With a falling star the album opens with "Shine On I - IV". Part 1 contains some of the most moving melodies Rick and Dave ever put together. Both shine more than gold here, and both'em release passionate solos until Part 2 kicks in to show who is the best guitarist ever. With Syd's theme being played tears will probably come from your eyes since this is one of the most celestial things to ever come from a prog band. Now, suppose the tears haven't arrived yet. Maybe your eyes are saving it for Part 3, which is even more beautiful (if that's possible!) than the last two ones of the groundshaking epic. I'm not ashamed to say that even after three years of playing this part over and over i still feel moved by this third part at the point of having my eyes wet when i listen to that keyboard solo. Heaven! Just it...pure heaven! The vocals arrive and Roger works hard on his voice carrying emotion with beautiful lyrics, and then we have a sax solo courtesy of Dick Parry on the fifth part, leading to some werid machine noises.... Beep! "Welcome to the Machine" and its mechanical cold ambience appear. How can such a "cold" song have such a moving melody impresses me to no end, only the FLOYD could do something like this. It's a very unique progressive number, with a great acoustic guitar solo at the middle that is the second climax of the album (the first would be the ending of part 2 and part 3). Following the same kind of lyrics on "Have a Cigar" we have Gilmour's bluesy guitar and Roy Harper screaming the fakeness of the music executive intentions all in perfect shape. Fading in a radio sound, the title track that non-floyd fans think it is a love song (ouch) arrives in a long acoustic intro with another homage to Syd Barrett inside more touchy lyrics. Poetry and acoustic music at their best. Ending with some winds Shine On returns with its sixth part, the more upbeat one in a superb slide guitar work. Roger comes to sing more lines and then the trip goes to a funky territory, where saxes and synths domain before an ending piano - synth solo showing Rick putting his soul on those keys. The albums ends then, gloriously as it started.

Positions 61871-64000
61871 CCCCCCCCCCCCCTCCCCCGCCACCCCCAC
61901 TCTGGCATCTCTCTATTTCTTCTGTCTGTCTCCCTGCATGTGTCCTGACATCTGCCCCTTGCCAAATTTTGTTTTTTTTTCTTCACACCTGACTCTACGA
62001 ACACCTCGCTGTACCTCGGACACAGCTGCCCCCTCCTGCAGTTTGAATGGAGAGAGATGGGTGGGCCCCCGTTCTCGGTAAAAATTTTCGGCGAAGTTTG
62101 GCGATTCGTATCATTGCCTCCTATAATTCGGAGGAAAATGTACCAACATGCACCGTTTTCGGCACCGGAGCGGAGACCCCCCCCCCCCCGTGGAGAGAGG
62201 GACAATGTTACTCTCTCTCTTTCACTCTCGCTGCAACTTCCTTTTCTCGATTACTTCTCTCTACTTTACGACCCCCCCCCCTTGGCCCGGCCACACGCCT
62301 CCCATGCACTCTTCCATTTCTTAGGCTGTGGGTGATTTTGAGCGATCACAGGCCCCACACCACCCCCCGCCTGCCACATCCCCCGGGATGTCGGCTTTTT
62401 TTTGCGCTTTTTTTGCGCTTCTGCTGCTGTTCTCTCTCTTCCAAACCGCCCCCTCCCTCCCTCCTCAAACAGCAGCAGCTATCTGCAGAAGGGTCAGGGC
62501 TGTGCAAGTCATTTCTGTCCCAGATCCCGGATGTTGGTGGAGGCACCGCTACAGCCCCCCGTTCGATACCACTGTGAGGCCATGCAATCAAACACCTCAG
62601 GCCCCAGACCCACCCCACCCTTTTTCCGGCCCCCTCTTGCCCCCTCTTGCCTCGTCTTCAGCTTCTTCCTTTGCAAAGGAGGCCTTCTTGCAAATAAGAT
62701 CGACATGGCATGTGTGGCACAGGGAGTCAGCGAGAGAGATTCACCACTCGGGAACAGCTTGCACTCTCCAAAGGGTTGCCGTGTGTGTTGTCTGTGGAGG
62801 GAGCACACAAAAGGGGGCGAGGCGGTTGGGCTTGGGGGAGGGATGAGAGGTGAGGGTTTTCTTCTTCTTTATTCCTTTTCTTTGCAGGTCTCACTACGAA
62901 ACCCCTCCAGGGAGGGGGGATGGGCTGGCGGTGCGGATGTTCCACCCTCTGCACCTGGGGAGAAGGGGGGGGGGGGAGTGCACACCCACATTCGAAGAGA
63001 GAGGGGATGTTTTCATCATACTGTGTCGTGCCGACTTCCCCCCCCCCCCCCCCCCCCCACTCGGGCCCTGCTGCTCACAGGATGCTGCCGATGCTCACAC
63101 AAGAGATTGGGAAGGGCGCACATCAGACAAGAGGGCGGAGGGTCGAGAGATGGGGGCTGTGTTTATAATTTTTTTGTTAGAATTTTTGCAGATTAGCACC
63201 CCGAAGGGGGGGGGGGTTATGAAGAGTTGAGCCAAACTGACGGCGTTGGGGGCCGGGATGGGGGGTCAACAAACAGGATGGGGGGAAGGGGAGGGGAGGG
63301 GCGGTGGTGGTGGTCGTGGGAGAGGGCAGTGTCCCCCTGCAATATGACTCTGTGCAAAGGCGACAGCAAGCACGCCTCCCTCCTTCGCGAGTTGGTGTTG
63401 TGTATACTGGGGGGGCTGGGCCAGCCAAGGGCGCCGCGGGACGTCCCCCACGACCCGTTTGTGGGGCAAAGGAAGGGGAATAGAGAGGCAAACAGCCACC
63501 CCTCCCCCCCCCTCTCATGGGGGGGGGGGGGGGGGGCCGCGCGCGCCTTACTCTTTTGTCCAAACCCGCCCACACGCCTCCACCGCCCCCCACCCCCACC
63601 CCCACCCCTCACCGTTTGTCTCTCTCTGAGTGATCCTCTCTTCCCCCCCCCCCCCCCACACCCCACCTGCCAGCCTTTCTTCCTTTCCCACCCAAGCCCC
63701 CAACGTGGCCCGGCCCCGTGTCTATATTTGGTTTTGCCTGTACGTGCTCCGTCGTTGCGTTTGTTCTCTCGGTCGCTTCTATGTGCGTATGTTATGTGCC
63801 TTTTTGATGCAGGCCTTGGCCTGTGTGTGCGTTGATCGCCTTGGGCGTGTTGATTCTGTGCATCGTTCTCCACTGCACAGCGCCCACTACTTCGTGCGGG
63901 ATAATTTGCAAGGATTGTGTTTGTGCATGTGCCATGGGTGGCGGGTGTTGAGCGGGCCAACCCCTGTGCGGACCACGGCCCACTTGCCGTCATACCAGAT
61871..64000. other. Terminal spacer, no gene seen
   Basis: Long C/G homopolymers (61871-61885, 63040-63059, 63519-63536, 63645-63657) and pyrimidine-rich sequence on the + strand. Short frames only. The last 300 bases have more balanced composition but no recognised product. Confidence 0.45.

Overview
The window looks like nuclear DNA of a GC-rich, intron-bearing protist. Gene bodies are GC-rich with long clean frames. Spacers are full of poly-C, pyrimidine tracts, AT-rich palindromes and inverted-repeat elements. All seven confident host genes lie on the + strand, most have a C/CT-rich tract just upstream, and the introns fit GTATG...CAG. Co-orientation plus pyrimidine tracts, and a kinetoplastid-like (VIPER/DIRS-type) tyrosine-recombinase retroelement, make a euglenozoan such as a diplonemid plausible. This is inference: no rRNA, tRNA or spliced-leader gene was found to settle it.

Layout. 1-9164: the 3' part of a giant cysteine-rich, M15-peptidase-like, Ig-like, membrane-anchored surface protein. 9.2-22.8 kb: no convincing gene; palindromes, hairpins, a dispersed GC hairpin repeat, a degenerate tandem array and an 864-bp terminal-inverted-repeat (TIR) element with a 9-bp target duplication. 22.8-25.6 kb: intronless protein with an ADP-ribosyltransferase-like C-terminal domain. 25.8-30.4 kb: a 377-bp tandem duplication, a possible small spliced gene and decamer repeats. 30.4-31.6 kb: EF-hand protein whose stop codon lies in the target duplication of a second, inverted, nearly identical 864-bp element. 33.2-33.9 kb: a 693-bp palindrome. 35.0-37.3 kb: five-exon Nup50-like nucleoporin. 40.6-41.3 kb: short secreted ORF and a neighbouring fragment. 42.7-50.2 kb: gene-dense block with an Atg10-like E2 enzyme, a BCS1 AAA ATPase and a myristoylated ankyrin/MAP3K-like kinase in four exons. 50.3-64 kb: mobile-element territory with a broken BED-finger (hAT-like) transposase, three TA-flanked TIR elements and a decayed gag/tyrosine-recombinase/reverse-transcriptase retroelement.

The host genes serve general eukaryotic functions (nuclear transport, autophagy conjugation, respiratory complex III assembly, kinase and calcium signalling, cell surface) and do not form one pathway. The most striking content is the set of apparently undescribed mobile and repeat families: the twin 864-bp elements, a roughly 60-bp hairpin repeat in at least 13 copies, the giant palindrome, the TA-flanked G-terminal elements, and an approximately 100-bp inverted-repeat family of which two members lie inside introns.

Whoa, after all these 44 minutes of heaven music you'll be gasping for air, such emotion and creativity were never found on any other music album, PINK FLOYD successfully reached their peak, and made this solid masterpiece that will remain admired and inspiring on future generations for centuries from now, you bet!

This is the best of prog music, the best of music in general in fact and you can't consider yourself a music listener if you haven't listened to this beauty before. Well, if you haven't then what are you waiting for? There's always one neat copy of this on your nearest record store, just move and buy it! This is accessible music, and everyone should appreciate this (everyone who has a mature musical taste and is not limited to stupid three minutes long pop songs containing uninspired lyrics about how he or she loves his chick/guy, of course).

The supreme one of the six stars rating crew (formed by Foxtrot and Conquest of Paradise).

Wonderful that they didn't sustain the household objects idea!

Eclipse | 5/5 |